The Voters Have a Right to Know
Click the map or the menu at right to access the recount report for that county. The blue menus at right list which counties currently have reports available and for which counties reports are still pending. We are adding new reports daily as we receive them from our volunteer recount observers in the field. Also, be sure to write your own comments on our Ohio Recount Blog!
[NOTE: These reports are not yet “official,” as hundreds more reports are still coming in, each noting a different aspect of the recount in the 88 counties. These reports represent the opinions of the writers, and are presented here in an effort to share information as quickly and transparently as possible with the people of Ohio and the nation.]
The Ohio recount is uncovering serious problems in our electoral processes that must be addressed immediately, both in Ohio and other states. For example:
These and other irregularities are the subject of further investigation and action. Also, nearly all of the 88 Ohio counties may be in violation of the Ohio recount law because they did not choose the precincts to be manually recounted in a random manner.
For example, in Vinton County, a unilateral decision was made to pick a county for the 3% manual recount test simply because its vote total was closest to 3% of the county total.
In Morrow County, a decision as to what is “random” was made without input from recount observers after a county election official called Secretary of State Blackwell’s office and was told that her interpretation of “random” was the correct one, despite Green Party recount observer protests.
Ohio Election Law is very clear on this point:
Lack of random samples threatens to undermine the entire recount process, as it does in other situations where random sampling is critical. For example, when testing whether a manufacturing company is complying with local air quality regulations, a sample taken near the smokestack is going to produce results that are different from a sample taken near the front door. A fair sampling procedure would randomly include samples from all over the company’s property.
Relating this back to the recount procedures, when you read in the newspapers that recounts were done and no discrepancies were found, it could be because the election officials chose to do test recounts on precincts where there were no problems. There may still be problems or there may not be, but no one can know for sure. What we do know is that lack of random recounts does not follow either the spirit or letter of the law, and may necessitate further action, including a second statewide recount.
While the nation has spent the last few weeks observing and talking about an activity called the “Ohio Recount,” in reality there have been 88 different recounts taking place in Ohio’s 88 counties. The political maxim that “all politics is local” is especially true as it relates to the process of registration, voting, and counting the ballots.
When David Cobb and the Green party teamed up with Michael Badnarik and the Libertarian Party to demand that each Ohio vote be counted, several steps had to be followed. First, the parties demanding the recount had to raise $10 per precinct for the recount costs. With 11,360 precincts in Ohio, the amount needed was $113,600. Thanks to over 6,000 donors giving small donations over the Internet, the money was raised in four days.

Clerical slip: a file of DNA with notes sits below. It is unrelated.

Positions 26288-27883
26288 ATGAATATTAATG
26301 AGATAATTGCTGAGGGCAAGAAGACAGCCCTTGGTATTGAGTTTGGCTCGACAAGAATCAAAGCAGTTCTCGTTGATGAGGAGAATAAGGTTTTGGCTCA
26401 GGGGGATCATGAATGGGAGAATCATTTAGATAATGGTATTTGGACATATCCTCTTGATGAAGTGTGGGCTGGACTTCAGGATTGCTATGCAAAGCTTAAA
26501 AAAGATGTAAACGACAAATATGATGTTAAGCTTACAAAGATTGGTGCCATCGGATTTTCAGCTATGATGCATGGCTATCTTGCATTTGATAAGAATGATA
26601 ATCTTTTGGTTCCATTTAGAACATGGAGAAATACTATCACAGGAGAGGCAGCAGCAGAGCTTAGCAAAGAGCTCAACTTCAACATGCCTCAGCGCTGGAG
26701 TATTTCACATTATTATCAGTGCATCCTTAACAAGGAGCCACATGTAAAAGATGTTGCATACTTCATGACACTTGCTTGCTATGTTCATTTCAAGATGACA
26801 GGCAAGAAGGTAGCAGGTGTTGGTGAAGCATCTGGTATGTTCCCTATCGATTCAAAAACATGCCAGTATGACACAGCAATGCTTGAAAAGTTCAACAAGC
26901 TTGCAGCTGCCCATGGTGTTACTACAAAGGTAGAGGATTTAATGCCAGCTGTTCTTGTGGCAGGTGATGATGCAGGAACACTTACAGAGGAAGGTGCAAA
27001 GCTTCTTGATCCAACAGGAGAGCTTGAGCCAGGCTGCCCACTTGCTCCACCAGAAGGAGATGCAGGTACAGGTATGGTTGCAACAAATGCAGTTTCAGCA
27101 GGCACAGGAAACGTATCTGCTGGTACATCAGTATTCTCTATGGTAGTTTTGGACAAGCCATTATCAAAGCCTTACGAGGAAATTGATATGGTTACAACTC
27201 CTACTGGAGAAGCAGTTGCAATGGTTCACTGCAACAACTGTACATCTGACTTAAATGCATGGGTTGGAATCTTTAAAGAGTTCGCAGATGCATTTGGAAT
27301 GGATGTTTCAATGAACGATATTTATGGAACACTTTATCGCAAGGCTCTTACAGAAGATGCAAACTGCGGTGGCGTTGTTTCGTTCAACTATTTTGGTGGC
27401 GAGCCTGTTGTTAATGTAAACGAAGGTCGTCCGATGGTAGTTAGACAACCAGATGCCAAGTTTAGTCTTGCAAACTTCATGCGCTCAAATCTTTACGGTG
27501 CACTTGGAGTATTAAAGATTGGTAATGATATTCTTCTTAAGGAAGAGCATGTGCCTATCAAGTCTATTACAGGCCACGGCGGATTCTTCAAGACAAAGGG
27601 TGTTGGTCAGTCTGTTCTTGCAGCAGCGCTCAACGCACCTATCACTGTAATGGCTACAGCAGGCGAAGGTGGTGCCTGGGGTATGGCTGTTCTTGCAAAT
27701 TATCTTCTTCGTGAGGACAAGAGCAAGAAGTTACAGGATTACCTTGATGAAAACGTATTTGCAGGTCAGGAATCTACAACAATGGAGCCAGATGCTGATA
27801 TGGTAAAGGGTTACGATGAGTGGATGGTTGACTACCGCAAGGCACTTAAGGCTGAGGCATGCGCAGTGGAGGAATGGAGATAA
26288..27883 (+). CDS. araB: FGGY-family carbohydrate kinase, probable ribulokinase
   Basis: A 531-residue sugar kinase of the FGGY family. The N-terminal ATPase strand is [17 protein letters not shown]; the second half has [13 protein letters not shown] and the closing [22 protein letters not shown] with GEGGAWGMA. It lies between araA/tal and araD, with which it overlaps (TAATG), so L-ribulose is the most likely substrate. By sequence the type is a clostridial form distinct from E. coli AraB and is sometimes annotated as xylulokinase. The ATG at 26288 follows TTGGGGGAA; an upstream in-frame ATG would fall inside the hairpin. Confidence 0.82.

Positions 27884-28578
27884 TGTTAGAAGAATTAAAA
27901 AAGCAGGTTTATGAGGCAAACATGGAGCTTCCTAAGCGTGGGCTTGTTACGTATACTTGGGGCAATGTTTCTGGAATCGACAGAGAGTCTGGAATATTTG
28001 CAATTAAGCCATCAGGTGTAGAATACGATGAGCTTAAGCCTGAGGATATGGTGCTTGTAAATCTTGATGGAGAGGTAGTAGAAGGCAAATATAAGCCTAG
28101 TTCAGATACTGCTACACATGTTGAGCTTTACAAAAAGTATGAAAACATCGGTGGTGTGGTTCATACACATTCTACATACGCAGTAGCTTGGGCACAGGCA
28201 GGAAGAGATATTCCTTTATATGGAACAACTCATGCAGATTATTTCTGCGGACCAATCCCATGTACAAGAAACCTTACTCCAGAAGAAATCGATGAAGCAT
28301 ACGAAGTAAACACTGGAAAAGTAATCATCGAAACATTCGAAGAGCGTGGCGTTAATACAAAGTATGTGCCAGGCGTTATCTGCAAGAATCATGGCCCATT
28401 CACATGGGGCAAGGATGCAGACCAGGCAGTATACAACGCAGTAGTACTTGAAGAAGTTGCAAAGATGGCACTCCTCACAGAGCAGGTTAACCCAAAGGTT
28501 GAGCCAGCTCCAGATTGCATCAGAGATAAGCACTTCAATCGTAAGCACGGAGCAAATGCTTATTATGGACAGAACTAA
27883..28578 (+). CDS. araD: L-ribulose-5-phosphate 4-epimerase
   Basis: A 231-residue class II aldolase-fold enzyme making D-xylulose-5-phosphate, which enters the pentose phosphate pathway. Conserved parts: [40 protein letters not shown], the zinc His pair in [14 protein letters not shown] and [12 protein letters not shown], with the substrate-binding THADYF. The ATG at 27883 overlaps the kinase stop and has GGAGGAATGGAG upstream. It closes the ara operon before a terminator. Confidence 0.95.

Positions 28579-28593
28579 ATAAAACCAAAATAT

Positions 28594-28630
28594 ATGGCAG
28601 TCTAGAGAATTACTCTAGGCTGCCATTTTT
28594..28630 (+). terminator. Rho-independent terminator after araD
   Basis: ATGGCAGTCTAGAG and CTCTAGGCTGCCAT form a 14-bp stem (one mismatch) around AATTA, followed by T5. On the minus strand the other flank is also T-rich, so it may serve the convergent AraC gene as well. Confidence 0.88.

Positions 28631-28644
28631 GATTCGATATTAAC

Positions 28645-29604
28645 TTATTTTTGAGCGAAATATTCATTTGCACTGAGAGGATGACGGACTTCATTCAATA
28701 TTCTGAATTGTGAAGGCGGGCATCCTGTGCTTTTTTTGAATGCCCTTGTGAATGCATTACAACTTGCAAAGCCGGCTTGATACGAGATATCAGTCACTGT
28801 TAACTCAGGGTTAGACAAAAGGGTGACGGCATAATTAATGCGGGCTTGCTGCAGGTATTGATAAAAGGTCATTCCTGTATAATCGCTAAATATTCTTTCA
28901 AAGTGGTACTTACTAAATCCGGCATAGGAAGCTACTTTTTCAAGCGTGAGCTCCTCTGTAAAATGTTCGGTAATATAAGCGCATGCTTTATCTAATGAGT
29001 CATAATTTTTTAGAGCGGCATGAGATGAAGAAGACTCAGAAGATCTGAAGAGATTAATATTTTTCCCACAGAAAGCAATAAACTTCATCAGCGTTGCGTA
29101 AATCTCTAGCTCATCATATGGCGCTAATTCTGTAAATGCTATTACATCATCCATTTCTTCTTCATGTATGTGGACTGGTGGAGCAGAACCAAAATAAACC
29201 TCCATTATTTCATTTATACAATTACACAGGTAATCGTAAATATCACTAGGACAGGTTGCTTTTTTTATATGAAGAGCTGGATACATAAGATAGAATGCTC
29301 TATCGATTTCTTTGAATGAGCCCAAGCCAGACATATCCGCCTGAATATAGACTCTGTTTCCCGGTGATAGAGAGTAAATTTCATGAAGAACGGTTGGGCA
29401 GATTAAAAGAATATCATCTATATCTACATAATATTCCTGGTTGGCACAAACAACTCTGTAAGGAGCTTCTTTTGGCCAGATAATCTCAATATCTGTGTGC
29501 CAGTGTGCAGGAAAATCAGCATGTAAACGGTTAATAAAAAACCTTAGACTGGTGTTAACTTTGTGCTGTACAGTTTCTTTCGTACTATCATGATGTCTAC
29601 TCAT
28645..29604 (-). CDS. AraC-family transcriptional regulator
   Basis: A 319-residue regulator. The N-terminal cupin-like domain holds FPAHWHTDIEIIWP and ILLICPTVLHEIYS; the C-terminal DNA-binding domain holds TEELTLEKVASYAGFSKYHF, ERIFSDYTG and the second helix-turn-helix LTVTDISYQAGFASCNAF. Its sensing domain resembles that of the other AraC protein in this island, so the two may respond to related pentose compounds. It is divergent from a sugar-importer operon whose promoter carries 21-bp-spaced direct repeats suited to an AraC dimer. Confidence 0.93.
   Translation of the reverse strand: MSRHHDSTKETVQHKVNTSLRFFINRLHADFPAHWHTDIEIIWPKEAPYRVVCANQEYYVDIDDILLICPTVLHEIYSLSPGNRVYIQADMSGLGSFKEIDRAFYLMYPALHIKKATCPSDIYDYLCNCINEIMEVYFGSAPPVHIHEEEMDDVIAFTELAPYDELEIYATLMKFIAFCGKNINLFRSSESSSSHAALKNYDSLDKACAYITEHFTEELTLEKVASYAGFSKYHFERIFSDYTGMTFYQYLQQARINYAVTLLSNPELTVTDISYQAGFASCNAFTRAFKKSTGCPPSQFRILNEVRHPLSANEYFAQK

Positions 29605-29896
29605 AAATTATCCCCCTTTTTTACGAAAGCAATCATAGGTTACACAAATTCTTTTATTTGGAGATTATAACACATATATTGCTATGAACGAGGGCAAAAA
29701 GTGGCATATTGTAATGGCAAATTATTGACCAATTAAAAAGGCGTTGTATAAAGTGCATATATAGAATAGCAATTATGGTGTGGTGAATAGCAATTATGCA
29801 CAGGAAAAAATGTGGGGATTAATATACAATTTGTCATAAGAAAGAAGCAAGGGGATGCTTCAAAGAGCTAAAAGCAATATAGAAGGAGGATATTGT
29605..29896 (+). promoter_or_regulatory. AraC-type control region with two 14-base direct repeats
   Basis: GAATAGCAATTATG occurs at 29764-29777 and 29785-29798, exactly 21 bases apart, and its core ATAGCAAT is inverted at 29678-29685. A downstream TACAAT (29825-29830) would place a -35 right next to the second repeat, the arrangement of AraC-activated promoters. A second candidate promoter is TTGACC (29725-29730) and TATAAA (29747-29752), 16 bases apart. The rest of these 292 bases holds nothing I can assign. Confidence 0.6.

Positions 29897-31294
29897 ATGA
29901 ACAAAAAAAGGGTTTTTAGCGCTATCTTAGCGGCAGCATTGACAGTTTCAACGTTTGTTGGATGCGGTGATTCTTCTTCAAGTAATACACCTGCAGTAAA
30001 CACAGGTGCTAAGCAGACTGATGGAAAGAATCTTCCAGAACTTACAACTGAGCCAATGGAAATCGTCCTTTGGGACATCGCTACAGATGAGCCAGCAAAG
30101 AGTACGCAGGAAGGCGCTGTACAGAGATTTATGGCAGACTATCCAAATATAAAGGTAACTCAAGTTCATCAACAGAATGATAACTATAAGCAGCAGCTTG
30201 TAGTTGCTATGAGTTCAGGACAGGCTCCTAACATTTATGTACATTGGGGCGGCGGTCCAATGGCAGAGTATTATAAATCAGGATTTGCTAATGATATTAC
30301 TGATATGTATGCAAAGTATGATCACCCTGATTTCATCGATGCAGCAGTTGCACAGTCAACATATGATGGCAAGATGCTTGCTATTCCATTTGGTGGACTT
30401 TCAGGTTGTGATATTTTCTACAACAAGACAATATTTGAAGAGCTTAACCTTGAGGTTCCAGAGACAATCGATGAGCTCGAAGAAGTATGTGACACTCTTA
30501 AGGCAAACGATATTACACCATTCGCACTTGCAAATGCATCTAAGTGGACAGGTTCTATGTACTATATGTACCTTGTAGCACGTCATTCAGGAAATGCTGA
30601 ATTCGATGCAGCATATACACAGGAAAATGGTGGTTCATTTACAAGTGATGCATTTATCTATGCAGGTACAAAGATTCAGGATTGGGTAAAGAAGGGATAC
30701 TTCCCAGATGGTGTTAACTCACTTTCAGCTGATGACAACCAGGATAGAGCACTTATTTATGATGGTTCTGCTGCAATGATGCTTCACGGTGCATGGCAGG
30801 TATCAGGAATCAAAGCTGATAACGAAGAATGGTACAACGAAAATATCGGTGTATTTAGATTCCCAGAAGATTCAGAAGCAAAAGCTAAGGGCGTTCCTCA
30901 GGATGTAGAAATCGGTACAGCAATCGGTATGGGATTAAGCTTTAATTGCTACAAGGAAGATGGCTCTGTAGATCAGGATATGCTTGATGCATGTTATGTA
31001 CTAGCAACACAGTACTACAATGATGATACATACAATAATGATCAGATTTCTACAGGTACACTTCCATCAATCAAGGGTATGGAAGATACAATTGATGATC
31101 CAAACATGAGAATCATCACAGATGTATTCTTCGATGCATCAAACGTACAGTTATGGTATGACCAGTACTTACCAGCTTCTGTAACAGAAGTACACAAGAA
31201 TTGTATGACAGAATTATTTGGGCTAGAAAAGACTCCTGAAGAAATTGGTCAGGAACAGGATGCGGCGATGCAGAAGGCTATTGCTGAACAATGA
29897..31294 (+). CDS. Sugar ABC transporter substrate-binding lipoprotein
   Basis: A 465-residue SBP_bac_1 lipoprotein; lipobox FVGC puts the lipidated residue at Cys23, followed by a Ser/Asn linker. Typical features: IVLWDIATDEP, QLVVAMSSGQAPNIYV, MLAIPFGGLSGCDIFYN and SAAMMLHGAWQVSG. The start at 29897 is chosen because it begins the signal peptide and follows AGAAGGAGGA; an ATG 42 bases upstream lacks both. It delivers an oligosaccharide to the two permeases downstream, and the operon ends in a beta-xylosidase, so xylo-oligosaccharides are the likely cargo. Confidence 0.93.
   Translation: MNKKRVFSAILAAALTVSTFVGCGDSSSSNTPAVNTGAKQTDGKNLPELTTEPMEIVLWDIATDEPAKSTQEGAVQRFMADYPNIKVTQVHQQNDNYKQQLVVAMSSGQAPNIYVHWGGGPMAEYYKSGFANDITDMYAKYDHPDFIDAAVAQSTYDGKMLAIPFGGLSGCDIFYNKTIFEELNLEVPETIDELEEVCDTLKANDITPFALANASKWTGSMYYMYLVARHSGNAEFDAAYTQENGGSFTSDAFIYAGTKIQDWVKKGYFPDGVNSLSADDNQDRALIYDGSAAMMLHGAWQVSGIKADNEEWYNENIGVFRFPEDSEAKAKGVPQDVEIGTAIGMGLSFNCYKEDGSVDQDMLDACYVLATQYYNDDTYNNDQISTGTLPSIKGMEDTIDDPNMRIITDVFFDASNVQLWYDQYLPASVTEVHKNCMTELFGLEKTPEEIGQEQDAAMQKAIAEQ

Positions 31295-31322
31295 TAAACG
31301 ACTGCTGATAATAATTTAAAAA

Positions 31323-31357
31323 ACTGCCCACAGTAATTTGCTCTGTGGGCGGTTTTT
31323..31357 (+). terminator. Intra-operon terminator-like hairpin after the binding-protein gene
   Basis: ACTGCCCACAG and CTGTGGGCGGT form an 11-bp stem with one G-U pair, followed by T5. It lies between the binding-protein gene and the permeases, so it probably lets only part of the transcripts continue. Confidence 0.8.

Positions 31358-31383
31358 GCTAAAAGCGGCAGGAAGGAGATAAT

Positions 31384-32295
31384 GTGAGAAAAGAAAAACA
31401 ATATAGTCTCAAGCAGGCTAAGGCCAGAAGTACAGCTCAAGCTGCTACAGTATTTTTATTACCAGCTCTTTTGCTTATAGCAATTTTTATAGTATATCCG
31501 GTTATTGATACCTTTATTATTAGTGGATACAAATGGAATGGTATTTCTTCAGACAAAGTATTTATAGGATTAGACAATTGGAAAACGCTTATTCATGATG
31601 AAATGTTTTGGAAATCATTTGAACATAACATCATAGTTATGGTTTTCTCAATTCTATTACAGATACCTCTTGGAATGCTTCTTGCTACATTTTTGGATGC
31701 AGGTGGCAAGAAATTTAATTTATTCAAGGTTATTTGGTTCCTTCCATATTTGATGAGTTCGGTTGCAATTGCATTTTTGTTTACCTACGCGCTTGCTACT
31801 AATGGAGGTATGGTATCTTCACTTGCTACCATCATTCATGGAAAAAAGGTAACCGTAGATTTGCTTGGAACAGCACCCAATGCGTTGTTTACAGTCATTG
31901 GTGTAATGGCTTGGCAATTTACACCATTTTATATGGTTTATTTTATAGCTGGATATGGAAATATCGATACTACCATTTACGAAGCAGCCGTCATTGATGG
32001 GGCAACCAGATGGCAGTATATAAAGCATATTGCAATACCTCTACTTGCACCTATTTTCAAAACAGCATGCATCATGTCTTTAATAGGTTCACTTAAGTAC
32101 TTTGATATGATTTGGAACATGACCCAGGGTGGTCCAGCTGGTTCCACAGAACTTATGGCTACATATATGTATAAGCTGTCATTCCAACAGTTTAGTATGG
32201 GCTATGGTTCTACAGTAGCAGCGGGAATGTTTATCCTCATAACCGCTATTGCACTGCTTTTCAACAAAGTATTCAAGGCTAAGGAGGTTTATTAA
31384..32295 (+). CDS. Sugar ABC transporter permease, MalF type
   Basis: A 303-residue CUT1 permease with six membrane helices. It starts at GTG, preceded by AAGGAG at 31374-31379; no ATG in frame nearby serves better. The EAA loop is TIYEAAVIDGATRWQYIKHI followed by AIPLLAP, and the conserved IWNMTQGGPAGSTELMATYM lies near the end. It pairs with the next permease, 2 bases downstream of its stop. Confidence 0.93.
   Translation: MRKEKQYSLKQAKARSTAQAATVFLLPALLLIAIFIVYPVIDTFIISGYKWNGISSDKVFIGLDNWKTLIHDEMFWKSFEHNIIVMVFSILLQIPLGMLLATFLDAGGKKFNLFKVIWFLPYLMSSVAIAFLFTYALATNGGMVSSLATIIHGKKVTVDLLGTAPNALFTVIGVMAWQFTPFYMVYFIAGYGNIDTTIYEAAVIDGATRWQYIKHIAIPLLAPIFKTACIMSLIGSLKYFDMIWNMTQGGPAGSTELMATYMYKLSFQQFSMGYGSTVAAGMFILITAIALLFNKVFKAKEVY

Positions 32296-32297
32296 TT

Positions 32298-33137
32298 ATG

The candidates filed their formal demand for a recount, along with the necessary filing fees, in each of Ohio’s 88 counties on November 19. At that time, approximately half of the counties already had completed their initial canvass of the vote. Secretary of State Blackwell and the counties, however, refused to start the recount at that time.
Next, the candidates went to court to try to expedite the recount process. Kenneth Blackwell, who served both as Ohio Secretary of State (the man in charge of Ohio’s vote-counting process) and the partisan co-chair of the Bush-Cheney Re-election Campaign in Ohio, took six weeks to certify the Ohio vote count, the same time needed by Washington State to certify the vote, complete a state-wide recount, and start a second one. While the courts did not require the recount to be speeded up, they did order every county to participate.
Over 3,000 volunteers came to Ohio to help us with this recount, and each one deserves a big thanks from the rest of us for their faith in democracy and their willingness to participate in this historic process. Many of them served as official county recount witnesses or regional coordinators, and it is their reports you will be reading on the following pages.
Reports are still flowing in from the 88 counties. Once they all are completed, we will meet with our attorneys, state election officials, and the broad coalition of groups who have participated in this historic undertaking.
No matter what the outcome of the recount, these are but a few of the steps which must be taken to make our elections more open, accountable, and fair:
While many of the local election officials and staff members we have met in Ohio’s 88 counties are hard-working, well-meaning people, almost none of them have allowed the recount to proceed using “random” recount processes. In addition, we have found election and recount procedures in several counties that do not appear to follow the spirit or letter of Ohio Election law. Finally, election laws appear to have been applied unevenly across Ohio in ways that produced unfairness against poor and minority voters.
We will be posting the latest information and analysis here on the www.votecobb.org website as it becomes available.